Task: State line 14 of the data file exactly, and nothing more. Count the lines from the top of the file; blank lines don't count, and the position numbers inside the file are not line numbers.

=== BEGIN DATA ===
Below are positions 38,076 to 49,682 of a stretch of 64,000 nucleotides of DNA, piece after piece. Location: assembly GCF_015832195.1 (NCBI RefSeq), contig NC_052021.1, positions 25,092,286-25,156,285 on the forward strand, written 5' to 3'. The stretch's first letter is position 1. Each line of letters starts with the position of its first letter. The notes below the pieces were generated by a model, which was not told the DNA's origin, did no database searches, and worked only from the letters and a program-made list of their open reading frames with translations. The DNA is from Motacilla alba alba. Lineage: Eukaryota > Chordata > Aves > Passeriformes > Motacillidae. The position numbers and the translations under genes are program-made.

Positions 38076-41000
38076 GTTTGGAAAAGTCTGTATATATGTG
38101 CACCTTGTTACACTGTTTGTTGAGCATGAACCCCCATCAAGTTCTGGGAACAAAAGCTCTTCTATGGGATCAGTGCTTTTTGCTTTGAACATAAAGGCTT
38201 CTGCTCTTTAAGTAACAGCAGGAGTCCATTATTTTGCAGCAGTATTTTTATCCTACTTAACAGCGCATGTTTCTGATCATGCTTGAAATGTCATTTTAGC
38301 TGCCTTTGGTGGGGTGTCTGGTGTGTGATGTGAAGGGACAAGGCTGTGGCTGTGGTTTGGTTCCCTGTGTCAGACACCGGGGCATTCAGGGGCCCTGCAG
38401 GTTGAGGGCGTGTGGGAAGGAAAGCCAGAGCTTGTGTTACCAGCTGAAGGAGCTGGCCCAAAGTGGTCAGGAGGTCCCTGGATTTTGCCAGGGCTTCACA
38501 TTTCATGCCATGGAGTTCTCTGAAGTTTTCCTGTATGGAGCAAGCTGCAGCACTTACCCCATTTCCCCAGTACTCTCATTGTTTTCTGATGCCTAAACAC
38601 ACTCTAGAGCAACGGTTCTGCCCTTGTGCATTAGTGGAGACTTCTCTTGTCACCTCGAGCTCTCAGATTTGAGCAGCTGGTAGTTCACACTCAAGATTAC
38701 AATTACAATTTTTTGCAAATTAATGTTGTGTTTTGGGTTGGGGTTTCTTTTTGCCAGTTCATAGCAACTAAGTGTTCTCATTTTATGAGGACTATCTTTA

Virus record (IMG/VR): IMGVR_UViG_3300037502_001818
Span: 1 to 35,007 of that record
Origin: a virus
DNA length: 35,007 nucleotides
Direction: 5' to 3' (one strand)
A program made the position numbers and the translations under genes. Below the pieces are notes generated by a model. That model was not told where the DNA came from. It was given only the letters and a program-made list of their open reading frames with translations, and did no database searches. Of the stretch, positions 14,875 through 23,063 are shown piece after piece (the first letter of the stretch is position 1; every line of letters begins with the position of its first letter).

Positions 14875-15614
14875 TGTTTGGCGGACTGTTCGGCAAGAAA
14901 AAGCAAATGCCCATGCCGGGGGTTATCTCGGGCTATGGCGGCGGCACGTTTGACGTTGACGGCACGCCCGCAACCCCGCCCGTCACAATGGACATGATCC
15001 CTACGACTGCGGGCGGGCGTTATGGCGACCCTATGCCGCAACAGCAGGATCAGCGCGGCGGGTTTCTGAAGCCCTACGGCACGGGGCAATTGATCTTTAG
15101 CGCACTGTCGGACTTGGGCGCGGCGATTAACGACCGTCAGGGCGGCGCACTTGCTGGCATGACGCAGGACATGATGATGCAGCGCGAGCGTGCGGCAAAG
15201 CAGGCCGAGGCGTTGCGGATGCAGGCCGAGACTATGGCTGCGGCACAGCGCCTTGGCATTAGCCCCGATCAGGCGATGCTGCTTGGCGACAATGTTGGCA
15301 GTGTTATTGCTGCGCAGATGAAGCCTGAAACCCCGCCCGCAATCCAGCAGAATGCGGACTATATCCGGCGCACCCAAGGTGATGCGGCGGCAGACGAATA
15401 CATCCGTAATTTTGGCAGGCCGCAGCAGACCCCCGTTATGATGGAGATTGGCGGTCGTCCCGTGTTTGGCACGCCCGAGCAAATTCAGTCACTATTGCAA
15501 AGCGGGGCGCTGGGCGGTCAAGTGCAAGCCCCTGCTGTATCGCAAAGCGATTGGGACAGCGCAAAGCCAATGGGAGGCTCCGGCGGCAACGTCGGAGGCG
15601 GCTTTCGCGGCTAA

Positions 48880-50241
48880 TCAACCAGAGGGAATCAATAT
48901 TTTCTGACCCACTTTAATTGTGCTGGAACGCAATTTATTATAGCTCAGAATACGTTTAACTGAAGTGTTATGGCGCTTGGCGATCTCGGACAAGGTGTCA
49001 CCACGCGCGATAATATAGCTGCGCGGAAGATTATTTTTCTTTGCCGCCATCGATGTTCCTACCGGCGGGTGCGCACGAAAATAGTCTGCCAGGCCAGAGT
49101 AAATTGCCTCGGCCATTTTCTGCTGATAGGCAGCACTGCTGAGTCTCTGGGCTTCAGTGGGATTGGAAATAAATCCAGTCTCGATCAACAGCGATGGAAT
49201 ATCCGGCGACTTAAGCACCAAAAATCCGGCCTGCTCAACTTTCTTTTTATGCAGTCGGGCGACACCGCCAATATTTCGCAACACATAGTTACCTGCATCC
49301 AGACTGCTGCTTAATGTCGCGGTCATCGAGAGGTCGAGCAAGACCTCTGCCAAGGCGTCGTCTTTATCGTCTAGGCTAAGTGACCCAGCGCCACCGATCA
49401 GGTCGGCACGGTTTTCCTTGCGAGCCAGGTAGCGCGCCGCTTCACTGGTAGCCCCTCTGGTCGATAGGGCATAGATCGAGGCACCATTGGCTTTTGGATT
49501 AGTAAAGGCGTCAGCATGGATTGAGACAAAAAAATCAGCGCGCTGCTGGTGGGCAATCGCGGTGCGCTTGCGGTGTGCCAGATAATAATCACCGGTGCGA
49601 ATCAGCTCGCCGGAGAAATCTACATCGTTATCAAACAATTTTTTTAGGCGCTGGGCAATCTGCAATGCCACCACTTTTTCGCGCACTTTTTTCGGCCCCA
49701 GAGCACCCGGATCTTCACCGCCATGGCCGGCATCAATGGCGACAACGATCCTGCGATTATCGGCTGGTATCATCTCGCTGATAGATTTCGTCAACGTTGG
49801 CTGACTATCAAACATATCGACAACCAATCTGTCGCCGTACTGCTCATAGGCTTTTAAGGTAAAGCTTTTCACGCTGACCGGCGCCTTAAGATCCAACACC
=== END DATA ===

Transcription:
DNA length: 35,007 nucleotides